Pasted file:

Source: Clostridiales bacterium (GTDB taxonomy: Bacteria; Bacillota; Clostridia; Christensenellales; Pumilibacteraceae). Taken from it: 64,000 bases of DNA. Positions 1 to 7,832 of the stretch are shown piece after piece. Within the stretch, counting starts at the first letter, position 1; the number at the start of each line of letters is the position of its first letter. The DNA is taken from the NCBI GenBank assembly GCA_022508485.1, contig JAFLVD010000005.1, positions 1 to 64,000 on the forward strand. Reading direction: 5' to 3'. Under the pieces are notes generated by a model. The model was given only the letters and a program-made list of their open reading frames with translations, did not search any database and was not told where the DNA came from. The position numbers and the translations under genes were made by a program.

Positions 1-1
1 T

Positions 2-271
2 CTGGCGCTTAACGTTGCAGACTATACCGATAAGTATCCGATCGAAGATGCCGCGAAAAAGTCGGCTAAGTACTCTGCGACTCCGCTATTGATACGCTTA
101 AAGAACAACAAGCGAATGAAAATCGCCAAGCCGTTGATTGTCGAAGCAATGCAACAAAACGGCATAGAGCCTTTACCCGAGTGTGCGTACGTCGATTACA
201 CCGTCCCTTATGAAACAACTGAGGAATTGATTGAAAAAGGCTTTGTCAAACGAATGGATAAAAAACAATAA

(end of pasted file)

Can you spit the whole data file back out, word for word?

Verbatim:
Source: Clostridiales bacterium (GTDB taxonomy: Bacteria; Bacillota; Clostridia; Christensenellales; Pumilibacteraceae). Taken from it: 64,000 bases of DNA. Positions 1 to 7,832 of the stretch are shown piece after piece. Within the stretch, counting starts at the first letter, position 1; the number at the start of each line of letters is the position of its first letter. The DNA is taken from the NCBI GenBank assembly GCA_022508485.1, contig JAFLVD010000005.1, positions 1 to 64,000 on the forward strand. Reading direction: 5' to 3'. Under the pieces are notes generated by a model. The model was given only the letters and a program-made list of their open reading frames with translations, did not search any database and was not told where the DNA came from. The position numbers and the translations under genes were made by a program.

Positions 1-1
1 T

Positions 2-271
2 CTGGCGCTTAACGTTGCAGACTATACCGATAAGTATCCGATCGAAGATGCCGCGAAAAAGTCGGCTAAGTACTCTGCGACTCCGCTATTGATACGCTTA
101 AAGAACAACAAGCGAATGAAAATCGCCAAGCCGTTGATTGTCGAAGCAATGCAACAAAACGGCATAGAGCCTTTACCCGAGTGTGCGTACGTCGATTACA
201 CCGTCCCTTATGAAACAACTGAGGAATTGATTGAAAAAGGCTTTGTCAAACGAATGGATAAAAAACAATAA